High-speed robot action is decidedly easier playing with a friend, and almost every mission in For Answer can be played cooperatively, save for a few key story-based missions designed with only one player in mind. The only caveat is that one player must have already beaten the mission beforehand, so co-op play is not a true campaign, but rather a way to go back and play with a friend. Then again, if your buddy has finished a mission that you've had trouble beating yourself, you can beat the mission and move forward in your campaign.
The mech store and garage is very similar to past Armored Core titles. Play through missions to find or unlock new parts, sell your old ones, buy some new ones, and hit the battlefield. Thanks to a seemingly infinite number of possibilities, you can build slow, lumbering tanks perfect for dealing heavy damage, or light and speedy machines better suited for smaller enemies and precise targeting. The user interface makes it difficult to figure out exactly what kind of machine is best for the job. After a slick cinematic opening to each level, you jump into the action, though we didn't see any kind of true mission briefings in our time with the game. As such, we did find ourselves getting destroyed, returning to the garage, and swapping in the right tools for the respective job more than once. That said, the customization options are deep and impressive, and designs can be shared online with friends and are available to download and try out yourself. Should you rather spend your time in the warzone rather than under the hood, From has included several predesigned templates of different mechs. Either way, you'll feel the difference between light and fast mechs and slow and powerful mechs, and find a happy medium somewhere in the middle.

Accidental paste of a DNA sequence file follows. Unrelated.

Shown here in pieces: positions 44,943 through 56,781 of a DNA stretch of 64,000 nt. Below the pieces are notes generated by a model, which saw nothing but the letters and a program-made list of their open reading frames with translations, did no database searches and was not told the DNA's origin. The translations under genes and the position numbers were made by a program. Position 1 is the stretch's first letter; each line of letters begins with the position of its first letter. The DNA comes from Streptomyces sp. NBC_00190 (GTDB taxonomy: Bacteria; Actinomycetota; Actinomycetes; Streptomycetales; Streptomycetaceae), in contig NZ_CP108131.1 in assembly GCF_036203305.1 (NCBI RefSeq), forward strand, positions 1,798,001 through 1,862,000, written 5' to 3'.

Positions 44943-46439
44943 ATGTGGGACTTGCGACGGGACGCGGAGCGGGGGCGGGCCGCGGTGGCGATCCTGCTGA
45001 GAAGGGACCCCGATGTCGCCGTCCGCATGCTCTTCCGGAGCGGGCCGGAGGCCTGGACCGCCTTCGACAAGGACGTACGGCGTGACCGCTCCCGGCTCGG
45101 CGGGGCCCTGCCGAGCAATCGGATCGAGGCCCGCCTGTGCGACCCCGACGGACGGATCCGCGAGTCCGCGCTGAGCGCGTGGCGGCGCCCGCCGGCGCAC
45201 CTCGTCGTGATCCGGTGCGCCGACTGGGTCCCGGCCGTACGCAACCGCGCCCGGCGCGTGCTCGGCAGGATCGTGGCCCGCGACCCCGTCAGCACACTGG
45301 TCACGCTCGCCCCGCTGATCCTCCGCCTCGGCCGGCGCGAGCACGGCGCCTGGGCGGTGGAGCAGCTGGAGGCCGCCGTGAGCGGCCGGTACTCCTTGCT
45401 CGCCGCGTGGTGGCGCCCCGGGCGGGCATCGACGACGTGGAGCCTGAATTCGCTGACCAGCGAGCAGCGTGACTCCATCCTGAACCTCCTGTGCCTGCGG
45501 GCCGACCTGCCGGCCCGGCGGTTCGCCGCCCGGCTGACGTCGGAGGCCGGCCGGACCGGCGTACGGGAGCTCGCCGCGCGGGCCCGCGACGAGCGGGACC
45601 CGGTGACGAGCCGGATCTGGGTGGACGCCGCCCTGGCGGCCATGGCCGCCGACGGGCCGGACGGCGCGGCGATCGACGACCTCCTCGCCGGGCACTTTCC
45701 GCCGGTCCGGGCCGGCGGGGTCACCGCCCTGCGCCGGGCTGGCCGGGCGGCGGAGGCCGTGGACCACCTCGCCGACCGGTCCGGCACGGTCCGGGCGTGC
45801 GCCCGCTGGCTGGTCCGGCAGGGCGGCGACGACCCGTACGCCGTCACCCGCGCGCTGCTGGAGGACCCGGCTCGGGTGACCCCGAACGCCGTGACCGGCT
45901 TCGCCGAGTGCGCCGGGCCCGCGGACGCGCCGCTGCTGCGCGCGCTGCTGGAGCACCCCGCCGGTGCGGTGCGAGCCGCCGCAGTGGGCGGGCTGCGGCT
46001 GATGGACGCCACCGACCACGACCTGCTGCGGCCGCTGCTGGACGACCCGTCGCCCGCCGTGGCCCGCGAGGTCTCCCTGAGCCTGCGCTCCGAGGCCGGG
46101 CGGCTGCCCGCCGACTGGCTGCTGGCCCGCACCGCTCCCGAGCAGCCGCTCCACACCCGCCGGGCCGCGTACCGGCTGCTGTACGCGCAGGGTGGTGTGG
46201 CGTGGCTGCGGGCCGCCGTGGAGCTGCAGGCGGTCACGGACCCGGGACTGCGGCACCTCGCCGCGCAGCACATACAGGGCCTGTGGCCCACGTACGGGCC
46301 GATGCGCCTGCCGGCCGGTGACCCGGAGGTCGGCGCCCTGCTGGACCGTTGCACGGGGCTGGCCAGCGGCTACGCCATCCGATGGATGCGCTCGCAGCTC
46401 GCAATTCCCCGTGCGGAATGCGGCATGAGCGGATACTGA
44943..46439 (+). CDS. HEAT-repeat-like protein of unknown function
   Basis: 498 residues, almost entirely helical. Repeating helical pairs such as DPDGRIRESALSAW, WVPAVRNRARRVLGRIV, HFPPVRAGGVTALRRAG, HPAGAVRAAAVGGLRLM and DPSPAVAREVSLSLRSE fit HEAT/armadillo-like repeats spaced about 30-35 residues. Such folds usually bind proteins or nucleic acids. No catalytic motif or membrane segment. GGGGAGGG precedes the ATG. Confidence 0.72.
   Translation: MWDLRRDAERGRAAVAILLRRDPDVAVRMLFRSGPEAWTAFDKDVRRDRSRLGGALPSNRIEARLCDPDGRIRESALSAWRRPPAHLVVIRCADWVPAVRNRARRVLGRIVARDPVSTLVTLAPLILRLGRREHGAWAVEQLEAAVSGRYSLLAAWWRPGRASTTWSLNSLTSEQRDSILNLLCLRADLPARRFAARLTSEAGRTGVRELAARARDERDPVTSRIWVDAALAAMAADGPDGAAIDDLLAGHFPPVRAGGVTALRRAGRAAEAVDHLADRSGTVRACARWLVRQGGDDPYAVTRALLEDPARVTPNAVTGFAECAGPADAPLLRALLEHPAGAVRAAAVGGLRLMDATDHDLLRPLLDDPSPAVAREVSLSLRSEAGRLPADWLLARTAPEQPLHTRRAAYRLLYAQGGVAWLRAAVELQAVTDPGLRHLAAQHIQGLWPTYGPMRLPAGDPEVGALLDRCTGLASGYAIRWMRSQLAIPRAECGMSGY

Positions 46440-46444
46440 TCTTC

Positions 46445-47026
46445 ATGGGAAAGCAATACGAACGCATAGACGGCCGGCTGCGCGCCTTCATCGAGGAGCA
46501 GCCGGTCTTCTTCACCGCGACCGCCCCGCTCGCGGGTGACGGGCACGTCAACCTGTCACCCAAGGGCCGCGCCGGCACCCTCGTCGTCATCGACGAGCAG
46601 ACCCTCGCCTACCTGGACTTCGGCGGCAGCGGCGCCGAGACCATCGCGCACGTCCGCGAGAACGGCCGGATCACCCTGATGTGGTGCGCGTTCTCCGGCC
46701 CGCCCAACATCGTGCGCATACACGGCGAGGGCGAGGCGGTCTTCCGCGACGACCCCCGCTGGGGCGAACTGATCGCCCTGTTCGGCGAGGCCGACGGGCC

The battlefields are varied in size. Some are absolutely huge and have varied environments, some of which seem to have more-brilliant scenery than others One of our mechs was a nimble flying machine, able to boost through levels with ease--not a great trait in one river valley mission that ended in failure every time we elevated past 100 meters or so (something about us leaving the mission area).
After the co-op and single-player missions, we jumped into the competitive multiplayer mode, which will support eight players online. One map featured several floating cradles spaced thousands of meters apart from one another. Such a large map is great for snipers and high-flyers, while energy-sword-wielding melee players may prefer a city on the surface in which you use skyscrapers for cover. One quick note: Almost all cover is destructible, including skyscrapers.
Despite a few qualms with the menus and controls, For Answer looks like a worthy successor to Armored Core 4 and, in many ways, the original Armored Core. The basic game design hasn't changed much over the years, probably because designing your own mech and slicing an enemy in half with an energy sword remains a joyful experience. Look for Armored Core: For Answer when it hits stores September 16 on the PlayStation 3 and Xbox 360.